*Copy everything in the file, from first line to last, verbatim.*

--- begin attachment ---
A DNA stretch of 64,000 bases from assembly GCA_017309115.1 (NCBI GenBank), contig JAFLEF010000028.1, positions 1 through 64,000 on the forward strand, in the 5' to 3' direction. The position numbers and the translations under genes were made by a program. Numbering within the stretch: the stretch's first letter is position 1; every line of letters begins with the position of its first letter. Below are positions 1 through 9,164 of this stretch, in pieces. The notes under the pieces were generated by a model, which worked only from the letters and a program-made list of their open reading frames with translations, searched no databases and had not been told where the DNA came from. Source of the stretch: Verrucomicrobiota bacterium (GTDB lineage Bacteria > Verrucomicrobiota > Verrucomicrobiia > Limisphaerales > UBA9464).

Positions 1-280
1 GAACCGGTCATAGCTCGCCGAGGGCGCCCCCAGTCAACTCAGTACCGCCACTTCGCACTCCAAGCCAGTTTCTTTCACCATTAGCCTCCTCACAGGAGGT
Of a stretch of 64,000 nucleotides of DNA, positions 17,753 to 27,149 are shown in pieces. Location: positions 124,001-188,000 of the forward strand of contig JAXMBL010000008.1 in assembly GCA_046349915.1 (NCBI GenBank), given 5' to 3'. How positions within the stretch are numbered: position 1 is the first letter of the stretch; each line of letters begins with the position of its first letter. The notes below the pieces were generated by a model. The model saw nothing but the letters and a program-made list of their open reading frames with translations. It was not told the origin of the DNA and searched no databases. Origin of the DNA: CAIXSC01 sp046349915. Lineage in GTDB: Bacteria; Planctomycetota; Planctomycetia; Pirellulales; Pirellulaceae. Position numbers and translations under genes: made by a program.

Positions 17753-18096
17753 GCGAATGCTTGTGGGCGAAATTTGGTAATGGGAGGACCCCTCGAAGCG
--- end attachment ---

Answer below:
A DNA stretch of 64,000 bases from assembly GCA_017309115.1 (NCBI GenBank), contig JAFLEF010000028.1, positions 1 through 64,000 on the forward strand, in the 5' to 3' direction. The position numbers and the translations under genes were made by a program. Numbering within the stretch: the stretch's first letter is position 1; every line of letters begins with the position of its first letter. Below are positions 1 through 9,164 of this stretch, in pieces. The notes under the pieces were generated by a model, which worked only from the letters and a program-made list of their open reading frames with translations, searched no databases and had not been told where the DNA came from. Source of the stretch: Verrucomicrobiota bacterium (GTDB lineage Bacteria > Verrucomicrobiota > Verrucomicrobiia > Limisphaerales > UBA9464).

Positions 1-280
1 GAACCGGTCATAGCTCGCCGAGGGCGCCCCCAGTCAACTCAGTACCGCCACTTCGCACTCCAAGCCAGTTTCTTTCACCATTAGCCTCCTCACAGGAGGT
Of a stretch of 64,000 nucleotides of DNA, positions 17,753 to 27,149 are shown in pieces. Location: positions 124,001-188,000 of the forward strand of contig JAXMBL010000008.1 in assembly GCA_046349915.1 (NCBI GenBank), given 5' to 3'. How positions within the stretch are numbered: position 1 is the first letter of the stretch; each line of letters begins with the position of its first letter. The notes below the pieces were generated by a model. The model saw nothing but the letters and a program-made list of their open reading frames with translations. It was not told the origin of the DNA and searched no databases. Origin of the DNA: CAIXSC01 sp046349915. Lineage in GTDB: Bacteria; Planctomycetota; Planctomycetia; Pirellulales; Pirellulaceae. Position numbers and translations under genes: made by a program.

Positions 17753-18096
17753 GCGAATGCTTGTGGGCGAAATTTGGTAATGGGAGGACCCCTCGAAGCG